A Better Understanding of Coral Reef Ecosystems

Pelagic predators such as these barracuda, Sphyraena qenie, are part of the coral reef ecosystem in the U.S. Line Islands (NOAA Photo by Kevin Lino).
A team of scientists have embarked from Hawai'i on a three-month survey of coral reef ecosystems at Johnston Atoll, the U.S. Phoenix Islands, the islands of American Samoa, and the U.S. Line Islands in the tropical Pacific Ocean. The overarching objective is to better understand the coral reef ecosystems of these areas, many of which are seldom explored. The research expedition is part of a regular monitoring program, conducted by the Coral Reef Ecosystem Division (CRED), headquartered in Honolulu, Hawai'i. The expedition is supported by NOAA's Coral Reef Conservation Program and involves extensive cooperation among NOAA scientists and research partners, including the University of Hawaii Joint Institute for Marine and Atmospheric Research (JIMAR), the U.S. Fish and Wildlife Service, San Diego State University, and the Papahānaumaokuākea Marine National Monument.

The research expedition will be carried out from February 27 to May 24, 2012 aboard the NOAA ship Hi'ialakai. Under the leadership of Chief Scientists Dr. Jill Zamzow, Dr. Bernardo Vargas-Angél, and Jamison Gove, a diverse team of researchers will be conducting multidisciplinary coral reef ecosystem surveys, assessing the status of fishes, corals, algae, marine invertebrates, and the oceanographic conditions in which these organisms exist. The scientific data collected during the three-month research expedition will enable informed and effective implementation of ecosystem-based management and conservation strategies for coral reef ecosystems, helping to ensure their protection for generations to come.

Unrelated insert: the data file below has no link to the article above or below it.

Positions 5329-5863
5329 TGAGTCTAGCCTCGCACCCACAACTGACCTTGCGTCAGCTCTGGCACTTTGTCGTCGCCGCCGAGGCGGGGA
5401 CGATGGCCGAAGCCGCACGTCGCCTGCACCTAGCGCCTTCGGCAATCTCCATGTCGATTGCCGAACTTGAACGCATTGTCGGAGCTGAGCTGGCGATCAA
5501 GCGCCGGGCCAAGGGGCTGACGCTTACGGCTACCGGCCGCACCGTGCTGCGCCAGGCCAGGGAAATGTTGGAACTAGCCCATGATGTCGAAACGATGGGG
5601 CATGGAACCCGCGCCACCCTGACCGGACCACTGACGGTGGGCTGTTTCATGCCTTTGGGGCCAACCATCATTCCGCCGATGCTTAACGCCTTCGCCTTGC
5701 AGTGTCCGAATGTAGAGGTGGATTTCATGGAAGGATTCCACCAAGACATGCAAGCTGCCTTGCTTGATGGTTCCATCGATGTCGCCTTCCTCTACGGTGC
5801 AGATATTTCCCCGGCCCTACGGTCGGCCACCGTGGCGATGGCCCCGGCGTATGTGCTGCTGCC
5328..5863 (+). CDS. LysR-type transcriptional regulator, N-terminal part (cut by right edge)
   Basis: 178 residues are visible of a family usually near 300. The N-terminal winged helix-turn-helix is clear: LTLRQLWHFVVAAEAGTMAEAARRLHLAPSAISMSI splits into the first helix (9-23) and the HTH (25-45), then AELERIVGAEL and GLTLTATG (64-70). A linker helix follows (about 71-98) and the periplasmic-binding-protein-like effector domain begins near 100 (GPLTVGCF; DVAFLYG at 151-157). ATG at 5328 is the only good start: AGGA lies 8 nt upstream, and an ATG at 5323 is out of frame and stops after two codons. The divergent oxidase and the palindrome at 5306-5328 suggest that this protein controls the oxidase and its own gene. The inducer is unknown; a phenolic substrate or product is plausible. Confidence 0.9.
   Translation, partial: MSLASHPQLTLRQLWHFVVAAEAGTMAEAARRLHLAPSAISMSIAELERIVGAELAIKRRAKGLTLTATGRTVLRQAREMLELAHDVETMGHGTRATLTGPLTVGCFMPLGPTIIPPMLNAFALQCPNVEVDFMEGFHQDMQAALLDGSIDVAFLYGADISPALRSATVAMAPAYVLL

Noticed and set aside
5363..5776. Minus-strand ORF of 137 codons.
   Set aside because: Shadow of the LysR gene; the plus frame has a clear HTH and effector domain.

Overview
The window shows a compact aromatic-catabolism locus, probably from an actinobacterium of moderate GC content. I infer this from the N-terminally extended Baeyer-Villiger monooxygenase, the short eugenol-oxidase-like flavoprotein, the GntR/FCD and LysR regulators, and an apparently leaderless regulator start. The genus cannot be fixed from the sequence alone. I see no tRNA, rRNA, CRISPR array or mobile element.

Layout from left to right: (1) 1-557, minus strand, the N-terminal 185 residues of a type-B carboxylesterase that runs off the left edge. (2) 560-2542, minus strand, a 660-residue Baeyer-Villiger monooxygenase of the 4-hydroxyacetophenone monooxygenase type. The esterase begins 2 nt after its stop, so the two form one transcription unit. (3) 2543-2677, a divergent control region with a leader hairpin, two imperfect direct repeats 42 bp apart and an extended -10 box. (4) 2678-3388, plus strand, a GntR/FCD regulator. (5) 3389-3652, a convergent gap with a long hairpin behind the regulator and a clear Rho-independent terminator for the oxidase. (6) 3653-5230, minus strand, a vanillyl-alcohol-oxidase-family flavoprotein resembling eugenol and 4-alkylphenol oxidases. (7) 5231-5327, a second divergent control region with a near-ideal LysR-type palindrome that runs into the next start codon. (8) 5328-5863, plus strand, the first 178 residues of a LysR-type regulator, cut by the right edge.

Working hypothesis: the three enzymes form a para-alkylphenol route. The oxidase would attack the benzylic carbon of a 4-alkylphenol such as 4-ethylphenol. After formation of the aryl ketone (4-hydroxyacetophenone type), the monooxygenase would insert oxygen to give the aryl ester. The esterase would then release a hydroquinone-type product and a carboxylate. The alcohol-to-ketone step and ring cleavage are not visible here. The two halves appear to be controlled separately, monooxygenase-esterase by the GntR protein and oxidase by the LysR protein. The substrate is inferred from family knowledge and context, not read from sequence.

Sunday, April 26, 2009

Does Sand Kill Corals?

Depending on the scenario, sand can hurt corals … but corals have also developed ways to protect themselves from sand or sedimentation.  Sand can affect corals in a number of ways:
  • When there are a lot of waves, sand particles can become suspended in the water column and as the waves move the water back and forth, these particles can scour the reef (and corals) like a slow but steady sand blaster.
  • When there is a lot of sand in the water, the visibility (how far you can see) and the amount of sunlight reaching the bottom is decreased.  Since corals use sunlight for energy(by way of their symbiotic zooxanthellae) this can reduce the rate at which the corals grow and in extreme cases can cause bleaching or even kill the coral.
  • Even in calmer areas, where there are not as many waves, sand can sometimes land on corals. If too much sand lands on a coral it can be smothered and killed.  ... but many corals have a way to rid themselves of this “unwanted sand.”  They can secrete a mucous layer which acts as a protective shield.  When sand lands on the coral, it gets stuck in the mucous layer and then when water motion increases, the coral sheds the mucous layer – and all the sand that was stuck to it.

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